Or you could raise a Holstein bull on a nurse cow - would he then be less mean?

If one were concerned about loss of respect from bottle feeding, all you'd need to do with a future herd sire is stay out of sight when feeding, or whack him good occasionally so he doesn't get attached.

Then, there is obviously some serious selection for docility for dairy cows. Seems the bulls would also be more gentle, but maybe some combination of testosterone and other genetics that are sex-related going on.

Here is a very interesting article for all of you that raise or may raise bottle babies....

Beware of the bottle raised male orphan!
By
Joseph M. Stookey
Professor of Animal Behaviour
Western College of Veterinary Medicine
Most people have an appreciation and understanding that mature male animals (bulls,
rams, stags, etc.) are potentially dangerous, but most people fail to appreciate that the
most dangerous males are those that have been bottle raised. Such males become
dangerous because of the fact that they have imprinted onto people; it has neither to do
with how they were treated nor is it due to their genetics. Bottle raised males are simply
“programmed” due to their hand rearing to one day threaten their human rivals.
How is it possible for a tame pet to turn on its caretaker or other humans? First off, all
avian and mammalian neonates are born with a preprogrammed drive to imprint onto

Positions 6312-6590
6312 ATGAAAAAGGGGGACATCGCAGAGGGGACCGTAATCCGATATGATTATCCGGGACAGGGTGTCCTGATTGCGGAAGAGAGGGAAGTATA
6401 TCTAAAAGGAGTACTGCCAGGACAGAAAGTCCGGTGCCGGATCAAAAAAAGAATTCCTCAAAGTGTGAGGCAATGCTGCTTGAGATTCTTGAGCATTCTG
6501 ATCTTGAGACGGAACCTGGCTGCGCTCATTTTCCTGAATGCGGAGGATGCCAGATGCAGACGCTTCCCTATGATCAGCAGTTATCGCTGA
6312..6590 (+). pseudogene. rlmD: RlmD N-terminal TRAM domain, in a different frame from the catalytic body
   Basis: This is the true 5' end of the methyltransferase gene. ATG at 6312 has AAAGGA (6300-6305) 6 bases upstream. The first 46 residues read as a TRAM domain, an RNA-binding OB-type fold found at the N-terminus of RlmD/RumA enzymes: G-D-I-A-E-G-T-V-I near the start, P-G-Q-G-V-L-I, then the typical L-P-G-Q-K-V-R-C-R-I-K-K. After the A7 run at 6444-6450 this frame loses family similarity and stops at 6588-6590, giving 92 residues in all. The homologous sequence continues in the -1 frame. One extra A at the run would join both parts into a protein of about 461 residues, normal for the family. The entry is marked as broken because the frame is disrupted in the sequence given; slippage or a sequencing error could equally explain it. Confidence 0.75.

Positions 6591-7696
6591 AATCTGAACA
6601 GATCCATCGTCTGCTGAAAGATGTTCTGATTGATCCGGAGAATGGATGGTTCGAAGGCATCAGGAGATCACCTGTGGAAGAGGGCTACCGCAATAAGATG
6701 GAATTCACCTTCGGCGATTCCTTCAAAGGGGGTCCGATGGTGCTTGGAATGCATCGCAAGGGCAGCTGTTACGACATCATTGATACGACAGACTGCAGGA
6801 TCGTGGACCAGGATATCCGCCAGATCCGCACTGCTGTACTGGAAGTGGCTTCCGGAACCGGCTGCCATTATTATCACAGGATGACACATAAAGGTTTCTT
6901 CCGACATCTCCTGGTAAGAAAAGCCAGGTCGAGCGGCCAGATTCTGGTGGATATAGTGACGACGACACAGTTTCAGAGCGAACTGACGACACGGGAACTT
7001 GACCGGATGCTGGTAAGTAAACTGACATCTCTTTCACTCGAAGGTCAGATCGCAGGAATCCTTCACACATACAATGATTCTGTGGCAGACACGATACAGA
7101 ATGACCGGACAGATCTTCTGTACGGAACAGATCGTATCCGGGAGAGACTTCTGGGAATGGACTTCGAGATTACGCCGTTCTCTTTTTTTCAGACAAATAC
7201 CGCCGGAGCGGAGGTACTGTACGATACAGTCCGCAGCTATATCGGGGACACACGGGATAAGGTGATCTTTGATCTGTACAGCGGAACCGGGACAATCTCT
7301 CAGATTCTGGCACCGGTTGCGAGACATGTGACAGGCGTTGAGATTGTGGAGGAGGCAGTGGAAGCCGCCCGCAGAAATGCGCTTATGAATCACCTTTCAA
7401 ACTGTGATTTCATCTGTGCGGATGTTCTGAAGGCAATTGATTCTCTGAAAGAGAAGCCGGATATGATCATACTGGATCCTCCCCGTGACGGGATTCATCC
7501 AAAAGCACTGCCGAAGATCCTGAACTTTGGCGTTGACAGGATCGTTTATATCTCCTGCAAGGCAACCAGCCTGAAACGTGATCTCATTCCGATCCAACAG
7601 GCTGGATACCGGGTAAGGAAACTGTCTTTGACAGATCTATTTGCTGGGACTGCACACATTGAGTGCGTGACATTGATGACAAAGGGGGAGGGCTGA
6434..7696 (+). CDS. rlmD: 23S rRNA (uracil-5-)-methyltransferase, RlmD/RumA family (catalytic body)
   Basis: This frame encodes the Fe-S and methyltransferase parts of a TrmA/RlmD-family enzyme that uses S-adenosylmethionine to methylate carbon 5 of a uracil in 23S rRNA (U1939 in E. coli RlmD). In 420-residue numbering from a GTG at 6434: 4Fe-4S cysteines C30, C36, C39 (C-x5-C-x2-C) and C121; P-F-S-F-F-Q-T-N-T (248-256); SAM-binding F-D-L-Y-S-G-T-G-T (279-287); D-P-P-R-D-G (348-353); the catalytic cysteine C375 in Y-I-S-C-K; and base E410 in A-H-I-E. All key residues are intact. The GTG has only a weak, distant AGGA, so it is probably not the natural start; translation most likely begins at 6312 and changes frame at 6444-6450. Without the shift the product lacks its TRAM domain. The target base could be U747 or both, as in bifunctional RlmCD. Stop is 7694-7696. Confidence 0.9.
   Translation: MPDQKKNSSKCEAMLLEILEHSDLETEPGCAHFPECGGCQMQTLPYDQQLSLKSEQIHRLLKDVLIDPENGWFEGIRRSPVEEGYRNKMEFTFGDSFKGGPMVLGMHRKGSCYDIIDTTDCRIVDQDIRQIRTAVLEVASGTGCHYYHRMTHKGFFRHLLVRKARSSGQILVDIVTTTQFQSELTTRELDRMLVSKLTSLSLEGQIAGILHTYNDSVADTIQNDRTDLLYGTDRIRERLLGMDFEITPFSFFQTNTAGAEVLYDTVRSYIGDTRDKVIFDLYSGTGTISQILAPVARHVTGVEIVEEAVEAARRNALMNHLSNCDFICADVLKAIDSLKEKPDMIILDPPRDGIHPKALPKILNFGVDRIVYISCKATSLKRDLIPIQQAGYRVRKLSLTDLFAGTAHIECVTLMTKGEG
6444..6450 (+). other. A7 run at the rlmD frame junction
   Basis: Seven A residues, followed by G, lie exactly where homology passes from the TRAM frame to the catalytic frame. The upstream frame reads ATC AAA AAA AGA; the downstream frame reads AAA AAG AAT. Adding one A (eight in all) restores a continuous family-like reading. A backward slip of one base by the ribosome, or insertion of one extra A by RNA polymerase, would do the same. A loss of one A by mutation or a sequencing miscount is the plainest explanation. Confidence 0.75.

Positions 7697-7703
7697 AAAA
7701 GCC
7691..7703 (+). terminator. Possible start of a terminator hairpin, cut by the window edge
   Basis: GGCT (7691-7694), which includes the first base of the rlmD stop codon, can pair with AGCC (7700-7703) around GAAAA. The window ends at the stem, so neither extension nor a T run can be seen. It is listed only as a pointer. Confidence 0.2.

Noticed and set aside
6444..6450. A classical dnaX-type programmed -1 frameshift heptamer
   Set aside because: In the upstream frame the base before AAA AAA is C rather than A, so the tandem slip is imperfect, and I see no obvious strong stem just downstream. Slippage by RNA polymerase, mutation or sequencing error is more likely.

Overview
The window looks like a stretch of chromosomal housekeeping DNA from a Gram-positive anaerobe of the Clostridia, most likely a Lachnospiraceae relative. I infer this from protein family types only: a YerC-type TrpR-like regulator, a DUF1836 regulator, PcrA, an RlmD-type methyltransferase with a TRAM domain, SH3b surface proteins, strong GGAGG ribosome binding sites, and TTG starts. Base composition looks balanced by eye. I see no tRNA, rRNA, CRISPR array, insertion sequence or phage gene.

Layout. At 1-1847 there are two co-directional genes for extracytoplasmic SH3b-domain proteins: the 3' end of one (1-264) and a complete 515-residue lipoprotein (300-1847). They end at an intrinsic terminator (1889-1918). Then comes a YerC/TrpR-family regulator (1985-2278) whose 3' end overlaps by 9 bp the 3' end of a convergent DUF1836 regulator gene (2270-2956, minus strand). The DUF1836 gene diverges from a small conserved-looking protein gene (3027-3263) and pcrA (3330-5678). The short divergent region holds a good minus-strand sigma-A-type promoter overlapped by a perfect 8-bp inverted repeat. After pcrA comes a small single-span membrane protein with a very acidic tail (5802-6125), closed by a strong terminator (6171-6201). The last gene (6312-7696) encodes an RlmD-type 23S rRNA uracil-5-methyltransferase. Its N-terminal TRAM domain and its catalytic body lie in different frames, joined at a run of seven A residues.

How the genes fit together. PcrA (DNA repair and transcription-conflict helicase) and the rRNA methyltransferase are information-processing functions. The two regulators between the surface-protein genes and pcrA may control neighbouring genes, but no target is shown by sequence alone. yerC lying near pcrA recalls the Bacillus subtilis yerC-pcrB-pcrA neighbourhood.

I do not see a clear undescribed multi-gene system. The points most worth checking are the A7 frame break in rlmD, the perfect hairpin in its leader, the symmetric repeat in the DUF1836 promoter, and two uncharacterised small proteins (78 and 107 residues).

their mother. Imprinting refers to a critical period of time early in the animal’s life when
it forms attachments and develops a concept of its own species’ identity. Imprinting
provides animals with information about who they are and for males it determines
specifically who they will find attractive when they reach sexual maturity. Only a few
species like cow birds and cuckoos, that are essentially parasites in another bird’s nest,
can be reared by surrogate parents and get things “right” when they reach sexual
maturity. The famous German ethologist, Konrad Lorenz demonstrated the imprinting
process in goslings and ducklings and showed that in the absence of their real mothers
these precocial birds would imprint onto their human care taker.
Imprinting has long lasting and important biological and psychological effects on adult
sexual behaviour, which is often irreversible. Males that have been imprinted onto
another species tend to court the surrogate species that raised them. For example, ram
lambs that are raised on nanny goats will court and try to breed female goats when they
reach sexual maturity and they show very little interest in ewes. The same pattern
unfolds in birds. Some farm families have the embarrassing pet tom turkey who spends
his entire life courting and pestering the family members that raised him. That is why in
captive breeding programs for endangered species like the whooping crane or the
California condor the hatchlings are raised and fed by bird puppets. The human
caretakers must stay hidden from the young birds in order to ensure they are properly
imprinted onto the correct species and not imprinted onto humans. Fortunately young
females that imprint onto the wrong species are usually not affected and will remain
attracted to the courtship displays from males of their own species. That is why ewe
lambs that are raised on nanny goats will breed to rams even though their surrogate
mother was a goat.
The point to remember is that orphan males of most species will imprint onto their